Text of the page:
In light of the global ascendance of Korean culture, I began to discuss Hallyu as a key subject in my Korean studies classes two years ago. I also witnessed firsthand the considerable power and potential of Korean dramas and movies, many of which I watched on online streaming services during the pandemic. After Pak Se-Ri appeared on the scene, Korean golfers have continued to dominate the LPGA. It is exciting to imagine a future in which the Korean Wave becomes a lasting force that grows and evolves, thereby enhancing Korea’s soft power across the world.
I am not an expert in cultural studies, and I am certainly not a specialist in K-pop or K-dramas. Moreover, the success of K-pop and K-dramas cannot necessarily be explained by a single, overarching narrative. As a sociologist, however, my impressions of the global success of Korean culture are as follows.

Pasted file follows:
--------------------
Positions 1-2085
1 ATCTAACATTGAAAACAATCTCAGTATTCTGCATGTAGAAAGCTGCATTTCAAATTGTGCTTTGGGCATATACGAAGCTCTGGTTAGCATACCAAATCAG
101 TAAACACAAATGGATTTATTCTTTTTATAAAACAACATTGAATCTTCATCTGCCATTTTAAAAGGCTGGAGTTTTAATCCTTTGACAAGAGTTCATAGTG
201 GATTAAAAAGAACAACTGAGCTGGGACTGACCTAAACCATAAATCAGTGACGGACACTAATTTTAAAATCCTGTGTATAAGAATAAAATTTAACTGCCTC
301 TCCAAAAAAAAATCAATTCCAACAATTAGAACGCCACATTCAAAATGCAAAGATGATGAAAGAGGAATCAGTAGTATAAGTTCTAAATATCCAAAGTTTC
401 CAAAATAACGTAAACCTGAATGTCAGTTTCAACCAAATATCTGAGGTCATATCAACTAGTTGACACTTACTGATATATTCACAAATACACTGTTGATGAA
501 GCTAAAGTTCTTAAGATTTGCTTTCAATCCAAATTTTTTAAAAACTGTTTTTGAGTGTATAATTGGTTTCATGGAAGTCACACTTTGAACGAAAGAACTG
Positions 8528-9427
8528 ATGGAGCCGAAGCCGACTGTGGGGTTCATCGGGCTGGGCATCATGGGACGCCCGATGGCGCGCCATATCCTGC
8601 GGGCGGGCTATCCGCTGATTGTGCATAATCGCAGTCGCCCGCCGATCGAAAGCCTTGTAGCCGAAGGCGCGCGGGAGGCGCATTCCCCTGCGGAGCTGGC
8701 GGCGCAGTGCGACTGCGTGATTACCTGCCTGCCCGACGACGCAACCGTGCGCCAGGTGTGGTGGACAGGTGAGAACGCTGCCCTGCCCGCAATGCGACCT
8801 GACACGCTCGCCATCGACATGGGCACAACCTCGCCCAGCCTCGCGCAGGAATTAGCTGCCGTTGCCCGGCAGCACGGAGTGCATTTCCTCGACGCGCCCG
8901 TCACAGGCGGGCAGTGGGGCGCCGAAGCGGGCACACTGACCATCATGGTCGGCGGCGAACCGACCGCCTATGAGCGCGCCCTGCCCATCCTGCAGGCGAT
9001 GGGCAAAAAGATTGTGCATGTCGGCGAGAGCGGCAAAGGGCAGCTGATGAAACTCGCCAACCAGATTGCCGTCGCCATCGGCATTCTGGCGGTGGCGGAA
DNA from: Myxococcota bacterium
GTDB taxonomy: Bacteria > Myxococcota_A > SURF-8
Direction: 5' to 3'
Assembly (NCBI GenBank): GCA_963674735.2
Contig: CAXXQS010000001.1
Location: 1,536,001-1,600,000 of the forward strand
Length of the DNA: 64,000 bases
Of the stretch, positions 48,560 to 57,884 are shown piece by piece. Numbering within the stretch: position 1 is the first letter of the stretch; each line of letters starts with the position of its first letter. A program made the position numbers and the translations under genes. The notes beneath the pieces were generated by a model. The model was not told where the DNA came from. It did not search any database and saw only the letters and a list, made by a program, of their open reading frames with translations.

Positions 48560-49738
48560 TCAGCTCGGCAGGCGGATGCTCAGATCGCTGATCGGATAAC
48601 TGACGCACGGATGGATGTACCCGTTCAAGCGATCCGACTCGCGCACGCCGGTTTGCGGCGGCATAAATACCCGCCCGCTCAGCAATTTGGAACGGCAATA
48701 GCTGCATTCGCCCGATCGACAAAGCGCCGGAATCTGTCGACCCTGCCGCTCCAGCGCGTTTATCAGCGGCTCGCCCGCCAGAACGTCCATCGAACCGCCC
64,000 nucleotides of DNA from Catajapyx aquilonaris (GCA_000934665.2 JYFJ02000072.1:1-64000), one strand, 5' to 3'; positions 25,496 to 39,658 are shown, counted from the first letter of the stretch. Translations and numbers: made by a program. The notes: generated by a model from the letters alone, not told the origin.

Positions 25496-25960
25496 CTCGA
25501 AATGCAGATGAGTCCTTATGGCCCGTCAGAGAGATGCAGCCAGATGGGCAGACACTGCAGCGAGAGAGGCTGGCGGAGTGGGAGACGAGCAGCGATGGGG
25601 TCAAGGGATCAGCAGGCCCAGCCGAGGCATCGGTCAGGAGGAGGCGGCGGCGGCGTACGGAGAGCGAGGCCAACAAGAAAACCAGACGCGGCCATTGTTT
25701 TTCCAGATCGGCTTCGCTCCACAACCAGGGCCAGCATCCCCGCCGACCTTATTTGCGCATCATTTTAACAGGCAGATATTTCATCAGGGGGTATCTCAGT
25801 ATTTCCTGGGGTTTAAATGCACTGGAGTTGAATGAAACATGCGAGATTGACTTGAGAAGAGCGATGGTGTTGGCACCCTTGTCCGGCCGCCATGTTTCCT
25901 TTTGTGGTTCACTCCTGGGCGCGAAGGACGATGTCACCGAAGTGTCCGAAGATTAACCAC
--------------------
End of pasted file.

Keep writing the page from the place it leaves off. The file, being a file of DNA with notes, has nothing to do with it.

The main reason behind the widespread popularity of Korean culture across the world is that it transcends the particularities of Korean society. It reflects the zeitgeist and addresses issues of universal concern in a sophisticated and attractive manner. In its early stages, Hallyu resonated with a primarily Asian audience, including those in Japan and China. In its present form, however, K-culture resonates with a global audience. Following the 2007–09 Great Recession, people across the world contended with problems such as extreme inequality, refugee crises, and a hyper-competitive society. Korea’s artists skillfully dissected these issues. “Parasite” provides a compelling portrait of inequality. The powerful narrative of “Squid Game” represents capitalism as a raw life-or-death contest. BTS has long struck a chord with discontented youth who are worn out by ever-increasing competition. In “Paradise,” a song on their third album “Love Yourself: Tear,” which topped the Billboard 200 Chart, BTS declares that “it’s okay to not have a dream.”